• Types of Food
  • Special Occasions
  • Taboos
  • How people eat
  • In Japan, it is considered rude to stand or walk
    while eating.
  • In Japan, noodles should be slurped and soup
    bowls and plates should be brought up to your
    mouth.
  • Number of meals a day and when

26
FOOD
Pasta Pasta is available in many different
colors, shapes, and flavors. It is usually made
from a part of wheat called semolina. Most
commonly associated with Italian cookery, pasta
is also an important part of the diet in China,
Japan, and other Asian countries.
27
FOOD
28
Government
  • How society is run.
  • Laws
  • Values
  • Titles
  • Social Roles are there jobs just for men? Do
    women stay at home?
  • How people act towards each other?

29
Make up of society
  • Individual One person- As a member of different
    divisions of a society, an individual learns its
    culture
  • Family Made up of individuals share daily
    practices
  • Clan is made up of families share language
    and religion
  • Tribe- is made up of clans clans share a world
    view.

30
GOVERNMENT
Nuclear Family The nuclear family, two adults and
their offspring, is the basic unit of social
organization. In this photo, a couple and their
young children enjoy time outdoors.
31
GOVERNMENT
Extended Family In some societies, the extended
family is the most common unit of social
organization. This Pakistani family consists of
three generations of relatives who live together.
32
GOVERNMENT
Representative Democracy In representative
democracies, citizens elect people to serve in
legislative and executive positions. In the
United States, citizens elect people to the House
of Representatives and the Senate, which together
comprise the nations bicameral legislature.
33
GOVERNMENT
Untouchables in India The caste system of India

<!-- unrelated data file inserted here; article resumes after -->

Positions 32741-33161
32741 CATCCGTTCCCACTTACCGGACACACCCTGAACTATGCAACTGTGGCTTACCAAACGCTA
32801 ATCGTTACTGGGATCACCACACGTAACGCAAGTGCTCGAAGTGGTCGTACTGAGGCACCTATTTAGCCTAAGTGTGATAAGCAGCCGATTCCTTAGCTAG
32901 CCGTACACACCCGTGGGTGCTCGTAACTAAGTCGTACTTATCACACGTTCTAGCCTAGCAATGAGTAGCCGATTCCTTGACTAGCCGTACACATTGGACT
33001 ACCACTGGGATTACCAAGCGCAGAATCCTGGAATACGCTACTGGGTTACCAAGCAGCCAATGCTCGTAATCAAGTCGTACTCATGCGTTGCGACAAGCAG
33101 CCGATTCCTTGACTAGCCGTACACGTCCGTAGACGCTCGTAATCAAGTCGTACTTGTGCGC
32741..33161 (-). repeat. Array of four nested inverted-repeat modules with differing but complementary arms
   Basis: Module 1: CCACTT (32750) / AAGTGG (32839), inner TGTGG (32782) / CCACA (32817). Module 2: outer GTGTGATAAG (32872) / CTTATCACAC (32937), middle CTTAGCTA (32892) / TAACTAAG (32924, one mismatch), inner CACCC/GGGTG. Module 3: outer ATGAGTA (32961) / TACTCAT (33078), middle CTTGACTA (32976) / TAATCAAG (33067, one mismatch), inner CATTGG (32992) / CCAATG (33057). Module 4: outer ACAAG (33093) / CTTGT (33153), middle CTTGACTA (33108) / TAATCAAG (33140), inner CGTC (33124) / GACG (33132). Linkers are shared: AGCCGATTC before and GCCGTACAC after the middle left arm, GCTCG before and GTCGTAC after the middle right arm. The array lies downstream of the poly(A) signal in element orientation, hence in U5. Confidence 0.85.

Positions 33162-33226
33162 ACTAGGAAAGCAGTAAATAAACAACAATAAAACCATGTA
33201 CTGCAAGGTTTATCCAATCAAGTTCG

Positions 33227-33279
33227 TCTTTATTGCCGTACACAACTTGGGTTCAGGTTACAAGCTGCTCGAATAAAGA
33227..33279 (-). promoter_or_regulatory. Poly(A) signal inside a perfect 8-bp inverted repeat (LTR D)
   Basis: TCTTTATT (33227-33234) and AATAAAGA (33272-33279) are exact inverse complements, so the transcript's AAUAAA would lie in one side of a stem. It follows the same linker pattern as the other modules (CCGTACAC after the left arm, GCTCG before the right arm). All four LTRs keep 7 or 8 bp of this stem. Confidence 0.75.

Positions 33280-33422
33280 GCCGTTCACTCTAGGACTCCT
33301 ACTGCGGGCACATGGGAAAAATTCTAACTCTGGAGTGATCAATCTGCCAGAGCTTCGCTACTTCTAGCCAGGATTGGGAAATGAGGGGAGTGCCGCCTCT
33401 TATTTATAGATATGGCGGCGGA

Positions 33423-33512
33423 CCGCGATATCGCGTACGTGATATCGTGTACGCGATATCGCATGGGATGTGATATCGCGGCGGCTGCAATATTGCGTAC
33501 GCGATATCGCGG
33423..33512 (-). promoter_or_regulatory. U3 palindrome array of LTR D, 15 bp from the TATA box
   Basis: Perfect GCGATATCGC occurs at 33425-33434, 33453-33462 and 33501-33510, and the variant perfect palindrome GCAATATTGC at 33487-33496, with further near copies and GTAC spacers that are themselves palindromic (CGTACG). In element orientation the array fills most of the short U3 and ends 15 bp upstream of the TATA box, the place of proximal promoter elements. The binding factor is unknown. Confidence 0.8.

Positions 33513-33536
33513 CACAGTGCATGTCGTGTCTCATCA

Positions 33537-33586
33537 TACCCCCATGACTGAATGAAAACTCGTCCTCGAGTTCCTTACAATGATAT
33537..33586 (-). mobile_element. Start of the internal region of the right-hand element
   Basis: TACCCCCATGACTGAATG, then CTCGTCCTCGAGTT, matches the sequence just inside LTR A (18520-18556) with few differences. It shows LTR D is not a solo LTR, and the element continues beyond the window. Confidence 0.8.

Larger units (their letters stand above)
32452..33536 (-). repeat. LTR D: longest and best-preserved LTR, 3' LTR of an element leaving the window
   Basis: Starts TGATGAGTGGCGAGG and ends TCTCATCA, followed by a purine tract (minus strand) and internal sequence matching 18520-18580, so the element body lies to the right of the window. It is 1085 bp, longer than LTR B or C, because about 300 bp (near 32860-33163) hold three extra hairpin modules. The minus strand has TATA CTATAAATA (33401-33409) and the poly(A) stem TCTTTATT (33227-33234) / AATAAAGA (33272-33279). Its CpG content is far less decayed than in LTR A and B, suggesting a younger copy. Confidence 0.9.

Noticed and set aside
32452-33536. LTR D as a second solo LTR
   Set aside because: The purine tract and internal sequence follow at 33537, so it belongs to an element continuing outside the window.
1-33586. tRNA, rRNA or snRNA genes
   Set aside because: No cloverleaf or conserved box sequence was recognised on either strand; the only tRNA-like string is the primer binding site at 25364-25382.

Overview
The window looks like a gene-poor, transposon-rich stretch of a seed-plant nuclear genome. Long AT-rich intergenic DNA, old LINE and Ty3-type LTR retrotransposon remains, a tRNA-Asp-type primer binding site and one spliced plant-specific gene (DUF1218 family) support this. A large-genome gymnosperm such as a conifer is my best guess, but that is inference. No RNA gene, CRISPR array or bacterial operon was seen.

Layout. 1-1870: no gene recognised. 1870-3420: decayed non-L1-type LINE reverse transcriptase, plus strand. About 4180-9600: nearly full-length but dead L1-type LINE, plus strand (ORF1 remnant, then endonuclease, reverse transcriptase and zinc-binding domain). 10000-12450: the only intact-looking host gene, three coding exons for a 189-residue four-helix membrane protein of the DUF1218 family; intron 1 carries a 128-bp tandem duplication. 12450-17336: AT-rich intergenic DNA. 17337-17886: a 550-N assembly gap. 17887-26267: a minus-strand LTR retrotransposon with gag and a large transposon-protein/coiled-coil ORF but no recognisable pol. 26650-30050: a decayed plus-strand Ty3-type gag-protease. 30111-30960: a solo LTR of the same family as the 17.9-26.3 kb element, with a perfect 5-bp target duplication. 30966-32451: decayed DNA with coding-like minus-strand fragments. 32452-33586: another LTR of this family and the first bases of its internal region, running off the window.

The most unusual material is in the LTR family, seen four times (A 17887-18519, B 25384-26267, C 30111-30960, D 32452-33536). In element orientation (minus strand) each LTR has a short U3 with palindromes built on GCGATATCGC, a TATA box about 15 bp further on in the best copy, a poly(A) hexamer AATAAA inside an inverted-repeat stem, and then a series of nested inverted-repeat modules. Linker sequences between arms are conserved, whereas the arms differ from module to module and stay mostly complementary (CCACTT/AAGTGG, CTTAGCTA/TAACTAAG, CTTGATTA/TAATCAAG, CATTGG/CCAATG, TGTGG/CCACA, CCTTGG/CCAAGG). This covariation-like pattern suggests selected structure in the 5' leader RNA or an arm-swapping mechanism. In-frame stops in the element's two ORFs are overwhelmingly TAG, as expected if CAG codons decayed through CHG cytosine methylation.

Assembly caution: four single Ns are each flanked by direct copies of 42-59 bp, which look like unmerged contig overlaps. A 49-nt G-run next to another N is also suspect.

is a rigid hierarchy of social classes that
evolved from Hindu religious law. Untouchables,
people considered to have no caste, often live in
urban slums and have little access to health
care, clean water, and other basic resources.
Although the Indian government has worked to
improve their status, Untouchables continue to
suffer discrimination and exploitation by the
higher castes.
34
Housing
  • Where or how people live.
  • Style
  • Materials
  • Use of rooms
  • Shape
  • Color

35
HOUSING
Taj Mahal, India The Taj Mahal, designed as a
tomb for the wife of a 17th-century Mughal
emperor, was constructed by about 20,000 workers
from 1632 to 1648 in Agra, a city in northern
India. The massive domed structure was
constructed in the Indo-Islamic style, using
white marble and inlaid gems. At each corner is a
minaret (prayer tower), and passages from the
Koran, the Muslim holy book, adorn the outside
walls. The bodies of the emperor and his wife
remain in a vault below the building.
36
HOUSING
37
Housing
Afghanistans Nomad Clans Pashtun, Baluch, and
Kyrgiz clans migrate from winter to summer
pastures and back again, so that food is always
available for their herds. Living in tents and
moving their belongings on the backs of animals,
they travel long distances relaying news,
transporting animals and goods, and trading.
Following ancient migration routes, the clans
ignore international boundaries, but changing
political and economic forces may force them to
settle.
38